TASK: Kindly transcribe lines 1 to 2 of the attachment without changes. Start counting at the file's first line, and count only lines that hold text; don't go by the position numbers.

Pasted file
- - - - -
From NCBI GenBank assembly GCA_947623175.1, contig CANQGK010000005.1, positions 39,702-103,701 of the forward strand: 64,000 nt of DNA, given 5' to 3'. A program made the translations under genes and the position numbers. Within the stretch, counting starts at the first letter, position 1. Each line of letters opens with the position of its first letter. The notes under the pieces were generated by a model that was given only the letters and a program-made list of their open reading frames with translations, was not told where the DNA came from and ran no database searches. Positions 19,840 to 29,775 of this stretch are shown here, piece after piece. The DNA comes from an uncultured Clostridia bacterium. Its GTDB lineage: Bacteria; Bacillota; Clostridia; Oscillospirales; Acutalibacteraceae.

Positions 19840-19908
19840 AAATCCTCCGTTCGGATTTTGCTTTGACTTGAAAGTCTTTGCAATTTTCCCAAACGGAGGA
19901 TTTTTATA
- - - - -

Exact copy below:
From NCBI GenBank assembly GCA_947623175.1, contig CANQGK010000005.1, positions 39,702-103,701 of the forward strand: 64,000 nt of DNA, given 5' to 3'. A program made the translations under genes and the position numbers. Within the stretch, counting starts at the first letter, position 1. Each line of letters opens with the position of its first letter. The notes under the pieces were generated by a model that was given only the letters and a program-made list of their open reading frames with translations, was not told where the DNA came from and ran no database searches. Positions 19,840 to 29,775 of this stretch are shown here, piece after piece. The DNA comes from an uncultured Clostridia bacterium. Its GTDB lineage: Bacteria; Bacillota; Clostridia; Oscillospirales; Acutalibacteraceae.

Positions 19840-19908